Some cookbooks are pure food porn - beautiful pictures, lush expensive ingredients, exotic settings. Mark Bittman's new book, The Best Recipes in the World, is none of these things.
This is clearly a book meant to be used in the kitchen, rather than browsed on a coffee table and it should be used frequently. Details have been minded - for example, the attached cover of the book is glossy and printed so when you inevitably spill something on the dust jacket and destroy it, you'll still have an easy time picking this book out on your shelf. But the main reason to keep this book in your kitchen is the variety and quality of the recipes.
Bittman is probably best known as the Minimalist in the New York Times. He's also a bestselling cookbook author and his book How to Cook Everything: Simple Recipes for Great Food is a fixture on many American cookbook shelves. That's why I was eagerly anticipating reading The Best Recipes in the World.
In The Best Recipes, Bittman attempts to bring together the signature recipes from many cultures. Rather than focusing solely on Euro-centric cuisine, Bittman interprets recipes from Southeast Asia, Mexico, India, and elsewhere, along with the full range of European recipes from Greek to English to Hungarian and French. I don't know of another mainstream general-purpose American cookbook that includes so much Indian food. For that alone this would be a notable volume.
Broadening the average American cook's repertoire is an ambitious project, and for the most part Bittman succeeds. He asserts that the point of the book is to allow a home chef to create a credible version of classic international dishes. To make that possible, Bittman will combine or omit non-essential ingredients, and adapt recipes to use equipment found in the average kitchen. His directions are easy to follow and the recipes should capture the broad essence of these dishes, even if some ethnic subtleties are lost.
There are a few problems with the book, but these are mostly nitpicky: I noticed that Bittman is inconsistent in naming his dishes. Some dishes are given with the local cultural name followed by a descriptive name in English. Other dishes are not given this courtesy. Ghanese groundnut stew is listed under "Nketia Fla", for instance, but nowhere in the "Rice and Lentils with Carmelized Onions" recipe do you find the word "Mujaderra". There are plenty of other examples.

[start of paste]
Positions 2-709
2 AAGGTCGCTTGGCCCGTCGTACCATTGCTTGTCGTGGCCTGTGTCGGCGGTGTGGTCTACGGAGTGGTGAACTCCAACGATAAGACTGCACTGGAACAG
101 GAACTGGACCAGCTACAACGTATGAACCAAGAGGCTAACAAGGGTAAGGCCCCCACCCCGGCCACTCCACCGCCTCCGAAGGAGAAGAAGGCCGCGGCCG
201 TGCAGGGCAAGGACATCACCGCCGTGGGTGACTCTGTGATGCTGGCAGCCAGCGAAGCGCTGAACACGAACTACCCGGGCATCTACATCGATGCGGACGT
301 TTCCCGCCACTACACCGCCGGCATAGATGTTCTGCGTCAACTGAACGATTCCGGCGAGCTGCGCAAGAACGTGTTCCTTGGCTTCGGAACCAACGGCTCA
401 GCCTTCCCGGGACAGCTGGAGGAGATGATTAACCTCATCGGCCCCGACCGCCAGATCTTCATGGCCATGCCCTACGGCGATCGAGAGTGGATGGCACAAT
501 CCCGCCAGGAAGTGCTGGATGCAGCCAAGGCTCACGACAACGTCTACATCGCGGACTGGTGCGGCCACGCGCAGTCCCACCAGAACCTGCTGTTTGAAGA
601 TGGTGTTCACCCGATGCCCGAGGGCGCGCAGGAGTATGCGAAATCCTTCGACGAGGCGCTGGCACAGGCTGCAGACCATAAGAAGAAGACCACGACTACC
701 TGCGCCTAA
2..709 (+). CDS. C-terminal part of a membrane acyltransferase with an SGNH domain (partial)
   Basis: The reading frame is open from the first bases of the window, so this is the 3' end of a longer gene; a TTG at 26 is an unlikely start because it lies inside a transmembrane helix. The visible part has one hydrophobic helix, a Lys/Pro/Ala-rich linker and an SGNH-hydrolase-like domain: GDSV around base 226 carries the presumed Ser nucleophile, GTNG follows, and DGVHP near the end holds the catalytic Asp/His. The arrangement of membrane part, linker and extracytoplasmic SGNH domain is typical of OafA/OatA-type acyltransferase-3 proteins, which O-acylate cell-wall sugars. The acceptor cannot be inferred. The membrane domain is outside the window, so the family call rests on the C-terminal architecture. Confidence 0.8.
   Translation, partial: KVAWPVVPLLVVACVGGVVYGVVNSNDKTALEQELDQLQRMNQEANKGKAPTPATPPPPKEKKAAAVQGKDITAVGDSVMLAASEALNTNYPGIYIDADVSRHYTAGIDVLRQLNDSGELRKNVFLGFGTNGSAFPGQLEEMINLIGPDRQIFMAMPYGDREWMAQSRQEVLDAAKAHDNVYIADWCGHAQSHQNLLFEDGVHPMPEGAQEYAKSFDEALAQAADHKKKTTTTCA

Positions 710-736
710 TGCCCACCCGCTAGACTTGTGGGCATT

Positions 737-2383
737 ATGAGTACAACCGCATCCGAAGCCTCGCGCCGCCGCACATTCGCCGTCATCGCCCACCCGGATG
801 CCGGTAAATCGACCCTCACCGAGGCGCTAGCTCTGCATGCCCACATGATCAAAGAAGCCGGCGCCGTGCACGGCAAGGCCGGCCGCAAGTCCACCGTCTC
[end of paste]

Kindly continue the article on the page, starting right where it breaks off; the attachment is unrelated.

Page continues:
Bittman and his editors have included some excellent adjunct material to the recipes. The section on how to build a pantry for various cuisines is excellent and should be required reading for any cook who aspires to cook a variety of cuisines. There's also a section on menu-building and a list of recipes with squares indicating which are "make-ahead", "serve at room temperature or cold", and "30 minutes or less".
I didn't like the coding system of red, grey, and pink squares to mark the convenience factor of the dish that is carried from the chart to the recipe listing in the book. The book has a number of essential directive illustrations, why not use a graphical icon for each of the indicators instead of the blobs? If another edition is forthcoming, I'd also like an indicator of which dishes are vegetarian.
But again, the flaws are mostly minor. I would have liked to see more Thai dishes in the book (dishes I consider gobal staples like tom kha kai and pad see euw are missing, but pad thai is represented), and the naming and iconography issues are a nuisance, but overall this is a great book to have permanently in your kitchen, and an excellent introduction to the "star" dishes of dozens of countries.